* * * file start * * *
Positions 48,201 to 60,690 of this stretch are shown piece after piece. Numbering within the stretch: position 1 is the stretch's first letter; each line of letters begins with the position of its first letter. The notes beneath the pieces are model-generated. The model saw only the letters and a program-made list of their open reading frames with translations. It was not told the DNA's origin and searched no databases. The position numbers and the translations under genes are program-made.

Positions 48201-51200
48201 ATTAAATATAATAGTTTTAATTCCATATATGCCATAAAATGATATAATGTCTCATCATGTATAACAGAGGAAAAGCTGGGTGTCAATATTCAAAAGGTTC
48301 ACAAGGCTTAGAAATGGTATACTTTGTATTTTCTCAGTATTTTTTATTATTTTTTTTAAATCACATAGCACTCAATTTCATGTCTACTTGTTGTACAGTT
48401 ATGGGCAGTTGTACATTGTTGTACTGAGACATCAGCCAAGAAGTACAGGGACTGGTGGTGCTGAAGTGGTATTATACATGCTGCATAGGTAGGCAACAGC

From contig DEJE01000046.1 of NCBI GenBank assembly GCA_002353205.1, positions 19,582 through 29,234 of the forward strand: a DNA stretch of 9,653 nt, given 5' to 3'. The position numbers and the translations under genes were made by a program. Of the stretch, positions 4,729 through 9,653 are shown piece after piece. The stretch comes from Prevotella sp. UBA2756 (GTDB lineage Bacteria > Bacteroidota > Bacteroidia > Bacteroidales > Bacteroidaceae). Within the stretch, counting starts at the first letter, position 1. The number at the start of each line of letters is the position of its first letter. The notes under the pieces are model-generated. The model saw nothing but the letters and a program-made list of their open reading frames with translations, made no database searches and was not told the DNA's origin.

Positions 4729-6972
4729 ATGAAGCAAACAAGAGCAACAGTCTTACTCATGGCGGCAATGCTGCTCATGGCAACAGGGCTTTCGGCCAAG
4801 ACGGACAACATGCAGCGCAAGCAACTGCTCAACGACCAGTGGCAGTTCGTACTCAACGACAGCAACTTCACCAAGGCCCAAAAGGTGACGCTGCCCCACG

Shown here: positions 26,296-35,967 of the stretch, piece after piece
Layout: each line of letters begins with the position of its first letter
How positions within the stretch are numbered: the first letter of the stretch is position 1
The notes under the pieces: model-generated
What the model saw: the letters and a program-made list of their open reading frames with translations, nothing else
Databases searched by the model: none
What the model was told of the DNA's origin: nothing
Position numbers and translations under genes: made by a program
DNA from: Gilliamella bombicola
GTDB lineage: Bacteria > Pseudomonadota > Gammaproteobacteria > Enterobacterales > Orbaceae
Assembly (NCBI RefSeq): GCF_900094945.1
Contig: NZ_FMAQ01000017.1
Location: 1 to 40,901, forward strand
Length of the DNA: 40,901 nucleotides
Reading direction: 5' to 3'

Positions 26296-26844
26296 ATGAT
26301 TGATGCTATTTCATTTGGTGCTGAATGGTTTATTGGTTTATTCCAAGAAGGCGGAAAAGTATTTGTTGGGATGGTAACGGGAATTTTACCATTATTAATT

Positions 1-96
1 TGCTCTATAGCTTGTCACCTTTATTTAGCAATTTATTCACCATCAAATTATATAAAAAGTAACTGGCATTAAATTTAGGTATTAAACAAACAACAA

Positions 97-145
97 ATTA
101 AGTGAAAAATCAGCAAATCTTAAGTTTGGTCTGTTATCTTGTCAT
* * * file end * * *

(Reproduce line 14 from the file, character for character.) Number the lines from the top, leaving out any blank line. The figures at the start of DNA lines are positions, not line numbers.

What the model saw: the letters and a program-made list of their open reading frames with translations, nothing else